Joseph Plunkett was an undoubted hero of the 1916 Rising. The IRB member has been credited as being one of the main driving forced behind the Rising and many have said that it may have been his execution in Kilmainham Gaol that was the key in turning popular opinion in favour of the rebels.
In poor health and having married Grace Gifford in the prison chapel a matter of hours before the firing squad, Plunkett's death in particular came to signify everything the rebels had given up for the country.
That's how he'll go down in Irish history and rightly so. But there was another side to Plunkett that you're unlikely to find in your Leaving Cert history books.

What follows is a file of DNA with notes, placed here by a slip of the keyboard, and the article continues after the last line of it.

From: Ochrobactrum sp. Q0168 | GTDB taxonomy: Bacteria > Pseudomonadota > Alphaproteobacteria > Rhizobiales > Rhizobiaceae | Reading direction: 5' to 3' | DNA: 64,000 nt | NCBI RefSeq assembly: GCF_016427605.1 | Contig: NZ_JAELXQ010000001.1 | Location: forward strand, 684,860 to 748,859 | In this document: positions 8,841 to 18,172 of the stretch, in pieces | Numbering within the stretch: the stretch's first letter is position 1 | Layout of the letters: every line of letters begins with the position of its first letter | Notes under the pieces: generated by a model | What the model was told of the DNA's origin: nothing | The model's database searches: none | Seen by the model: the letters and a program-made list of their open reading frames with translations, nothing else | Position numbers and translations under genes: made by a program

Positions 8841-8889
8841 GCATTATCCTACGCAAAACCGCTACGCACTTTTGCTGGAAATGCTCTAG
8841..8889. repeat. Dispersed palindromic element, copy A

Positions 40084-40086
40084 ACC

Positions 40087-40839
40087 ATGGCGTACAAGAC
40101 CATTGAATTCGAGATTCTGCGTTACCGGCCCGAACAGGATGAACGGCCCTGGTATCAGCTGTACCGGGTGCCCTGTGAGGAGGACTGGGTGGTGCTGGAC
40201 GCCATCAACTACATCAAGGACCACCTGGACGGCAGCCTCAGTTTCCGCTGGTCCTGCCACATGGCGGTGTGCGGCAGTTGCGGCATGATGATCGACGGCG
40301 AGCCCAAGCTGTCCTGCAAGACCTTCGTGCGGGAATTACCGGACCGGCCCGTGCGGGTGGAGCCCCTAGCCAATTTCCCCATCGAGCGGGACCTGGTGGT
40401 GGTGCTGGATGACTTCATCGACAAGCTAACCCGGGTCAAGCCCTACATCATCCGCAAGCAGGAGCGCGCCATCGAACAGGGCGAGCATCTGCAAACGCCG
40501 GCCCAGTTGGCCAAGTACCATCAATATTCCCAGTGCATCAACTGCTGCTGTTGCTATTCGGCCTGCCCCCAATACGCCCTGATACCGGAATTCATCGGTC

In his Irishman's Diary column in the Irish Times today, Frank McNally has included a rather peculiar sporting tidbit about one of the Easter Rising's most prominent leaders.
Calling it 'the most astoundingly interesting piece of trivia I’ve heard so far in this decade of centenaries concerns' McNally goes on to detail Plunkett's unlikely pastime in his pre-Irish hero days.
He had been a roller skating champion. In Algeria.
Apparently that was a popular past-time during the early 2oth century and while he was in Algiers in 1911 'seeking warm weather respite' for his tuberculosis, Plunkett showed those North Africans how they did it back in the old country. 'It' being roller skating of course.
His diary from the time interjects some serious thoughts on the current affairs of the day with some lighter notes about going to the rink in the evening.
Quick proposal: the all Ireland roller skating championships to commemorate the Rising next year?